The concoction consisted of 2 gallons of warm tap water, 1 gallon of muriatic acid, and a half-pound of oxalic acid (comes in a crystal like powder). Both of these are readily available at most hardware stores and big box stores like Lowe's and Home Depot. Muriatic acid is regularly utilized to clean concrete and masonry. Oxalic acid is also commonly referred to as "wood bleach". You always slowly add acid to water and never the other way around as it reacts as you mix it. And of course, safety first as this stuff is nasty!





    We used a small submersible pump sourced from Tractor Supply that is intended for small ponds and landscaping water features. The pump would not run when I first plugged it in, so like any good mechanic I whacked it and it started running just fine. We made sure the pump was submerged in the water before adding the acid. The hoses are simply a chemical rated reinforced nylon hose also sourced from Tractor Supply. With the engine upside down we plugged in the pump and started the flushing process.





    The fluid quickly turned from clear to a yellowish color and then became darker as the process continued. We ran the pump for around 15 minutes with the engine in this position and then shut everything down and carefully rotated the engine on its side before continuing.



    We continued to flush and rotate the engine in various positions to ensure that all passages were flushed and that no air pockets remained. As we rotated the engine we had to raise our bucket up for the hoses to reach and to ensure that the pump remained submerged.





    As most of the nastiness would be at the bottom of the cooling passages we ran the pump for over a half hour with the engine upright. We finished with the engine canted to the left and then carefully lowered the bucket and allowed the solution to drain out. A bucket of fresh water was then pumped through the engine and we added baking soda to the water to neutralize the remaining acid. Unfortunately, the reaction between the acid and baking soda created bubbles and this caused the pump to cavitate a bit.

    Finally, we removed the bucket and used a garden hose to fully flush out all the acid while we rotated the engine around one more time. Each time we rotated the engine we would get a little color and once the water ran clear we changed positions. Baking soda was also utilized to neutralize the acid in our two buckets for disposal. We removed the block off plates and found that the solution worked really well. The head passages looked almost new and we had just a little bit of sludge in the bottom of the block that almost appears to be an oily goo. This will be flushed out with solvent when we finish cleaning the block.



    Last edited by pajeff02; 02-26-2016 at 04:57 AM.

  14. #34
    Member RONS98TA's Avatar
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    Looks awesome Jeff. I think you will be fine with what ever residue is left inside the block. The minor bits of corrosion and junk left over wont affect anything.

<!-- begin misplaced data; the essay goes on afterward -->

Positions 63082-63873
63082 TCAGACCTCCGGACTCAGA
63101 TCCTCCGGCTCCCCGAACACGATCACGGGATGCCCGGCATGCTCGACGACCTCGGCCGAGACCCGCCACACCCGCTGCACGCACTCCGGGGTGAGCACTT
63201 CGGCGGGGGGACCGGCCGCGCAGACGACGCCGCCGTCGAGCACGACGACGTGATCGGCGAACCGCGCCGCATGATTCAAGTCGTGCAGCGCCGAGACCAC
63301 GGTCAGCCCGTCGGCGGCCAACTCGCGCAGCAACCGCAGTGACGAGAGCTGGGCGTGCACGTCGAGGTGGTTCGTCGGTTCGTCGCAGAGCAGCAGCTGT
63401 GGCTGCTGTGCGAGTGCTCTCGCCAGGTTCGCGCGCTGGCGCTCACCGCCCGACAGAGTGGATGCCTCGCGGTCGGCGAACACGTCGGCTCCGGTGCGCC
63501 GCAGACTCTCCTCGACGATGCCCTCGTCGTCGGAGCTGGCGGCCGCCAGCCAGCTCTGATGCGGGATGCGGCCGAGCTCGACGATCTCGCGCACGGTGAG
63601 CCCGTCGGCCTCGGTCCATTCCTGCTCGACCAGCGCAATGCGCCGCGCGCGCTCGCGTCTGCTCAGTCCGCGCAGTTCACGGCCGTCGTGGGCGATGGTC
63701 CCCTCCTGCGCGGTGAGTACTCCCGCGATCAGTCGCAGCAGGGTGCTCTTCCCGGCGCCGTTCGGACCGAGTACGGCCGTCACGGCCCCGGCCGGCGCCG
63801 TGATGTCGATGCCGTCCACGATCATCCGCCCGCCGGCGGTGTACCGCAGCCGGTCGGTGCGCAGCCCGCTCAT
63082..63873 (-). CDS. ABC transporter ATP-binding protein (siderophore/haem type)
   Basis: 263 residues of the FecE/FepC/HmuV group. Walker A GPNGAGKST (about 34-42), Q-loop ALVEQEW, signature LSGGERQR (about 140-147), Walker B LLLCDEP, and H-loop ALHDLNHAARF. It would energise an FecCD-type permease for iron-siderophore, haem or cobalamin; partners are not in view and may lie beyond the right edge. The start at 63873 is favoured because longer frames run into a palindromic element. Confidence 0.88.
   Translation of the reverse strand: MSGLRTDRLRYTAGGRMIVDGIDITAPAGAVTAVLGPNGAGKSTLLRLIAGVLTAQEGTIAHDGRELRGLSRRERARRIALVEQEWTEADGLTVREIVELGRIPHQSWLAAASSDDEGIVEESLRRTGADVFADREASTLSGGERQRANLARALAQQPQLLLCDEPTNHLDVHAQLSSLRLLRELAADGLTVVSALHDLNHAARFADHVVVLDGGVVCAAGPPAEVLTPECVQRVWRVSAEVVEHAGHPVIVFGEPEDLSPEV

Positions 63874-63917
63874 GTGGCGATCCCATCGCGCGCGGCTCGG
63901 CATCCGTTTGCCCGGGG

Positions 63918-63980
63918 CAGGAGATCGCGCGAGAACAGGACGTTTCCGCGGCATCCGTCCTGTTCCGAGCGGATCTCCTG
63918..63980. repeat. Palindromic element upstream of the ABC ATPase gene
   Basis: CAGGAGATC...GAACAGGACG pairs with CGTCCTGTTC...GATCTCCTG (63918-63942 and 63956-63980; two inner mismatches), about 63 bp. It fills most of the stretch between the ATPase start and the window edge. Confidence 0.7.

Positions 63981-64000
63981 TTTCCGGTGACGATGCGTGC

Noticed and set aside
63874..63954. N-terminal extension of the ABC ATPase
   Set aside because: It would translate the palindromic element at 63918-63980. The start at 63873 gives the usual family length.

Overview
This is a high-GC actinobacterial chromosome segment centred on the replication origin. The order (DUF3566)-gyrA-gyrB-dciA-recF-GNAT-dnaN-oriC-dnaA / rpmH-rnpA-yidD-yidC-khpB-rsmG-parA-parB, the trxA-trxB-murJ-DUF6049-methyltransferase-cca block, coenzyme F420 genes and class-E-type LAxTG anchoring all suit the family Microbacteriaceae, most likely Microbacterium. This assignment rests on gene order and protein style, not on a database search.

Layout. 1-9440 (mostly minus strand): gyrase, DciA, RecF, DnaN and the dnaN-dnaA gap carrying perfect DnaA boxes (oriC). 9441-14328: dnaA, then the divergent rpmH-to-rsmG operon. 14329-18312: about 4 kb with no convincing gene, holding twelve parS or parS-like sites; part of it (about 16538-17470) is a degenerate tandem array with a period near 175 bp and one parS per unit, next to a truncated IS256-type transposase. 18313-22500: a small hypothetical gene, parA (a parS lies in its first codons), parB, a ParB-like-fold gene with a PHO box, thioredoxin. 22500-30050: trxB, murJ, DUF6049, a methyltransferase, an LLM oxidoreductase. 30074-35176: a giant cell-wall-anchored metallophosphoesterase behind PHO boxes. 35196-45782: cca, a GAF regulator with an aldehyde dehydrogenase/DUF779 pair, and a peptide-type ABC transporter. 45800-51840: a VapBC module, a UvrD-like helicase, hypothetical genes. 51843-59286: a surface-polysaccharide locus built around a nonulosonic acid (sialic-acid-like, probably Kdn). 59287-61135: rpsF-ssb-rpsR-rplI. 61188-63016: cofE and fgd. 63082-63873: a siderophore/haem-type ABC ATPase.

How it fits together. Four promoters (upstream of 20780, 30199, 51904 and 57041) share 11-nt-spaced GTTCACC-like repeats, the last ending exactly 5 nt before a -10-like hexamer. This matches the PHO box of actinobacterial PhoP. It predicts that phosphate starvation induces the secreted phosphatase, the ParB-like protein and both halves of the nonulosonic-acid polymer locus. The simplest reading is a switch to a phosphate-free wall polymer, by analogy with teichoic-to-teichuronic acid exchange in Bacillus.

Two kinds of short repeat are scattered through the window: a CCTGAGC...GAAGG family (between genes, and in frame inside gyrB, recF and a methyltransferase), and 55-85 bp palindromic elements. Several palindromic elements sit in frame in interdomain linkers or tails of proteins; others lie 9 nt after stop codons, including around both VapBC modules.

15. #35
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    I agree. My brother wanted to run another batch of solution through it, but after looking at it again I think things look just fine. Especially for being 45 plus years old and having Lord knows what run (or not run) in it.

  16. #36
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    After running the head through the parts washer, I removed the valves for a more thorough cleaning and inspection. We will also replace the valve seals and springs upon reassembly.











    The valves and seats all appear to be in good shape so this should be a simple rehab.

  17. #37
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    We cleaned up and inspected the valves and used a variety of wire wheels to clean up the head. We'll run the head through the parts washer again and then I will lap the valves to ensure that the seats are all good before a final cleaning and reassembly with new springs and seals.

    Here are some before and afters of the valves. There was quite a bit of combustion chamber residue on the face of the exhaust valves. Interestingly, the accumulations were in a circular pattern around the perimeter of the face. I used a razor blade to scrape this off and then a brass brush and brass wheel to finish the job. The intake valves had a buildup of oil and/carbon on the back side that brushed off pretty easily.









    I used a fine steel cup wheel in my die grinder to clean the combustion chambers and ports. In this pic, the two chambers on the left are untouched and the two on the right have been cleaned.


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    I have thought about it, if that counts?

    Actually, just cleared out a spot in the garage last weekend to start on re-assembly. I ordered all the tools I would need for this back when it came apart and have been itching to use them. Have to start with a quick hone of the cylinders and then give the block a good scrubbing. I swiped a large heavy dish tub from the office (which was previously a restaurant) and will probably set the block down into that to keep the mess contained.

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    Thought about it. Sounds like my bird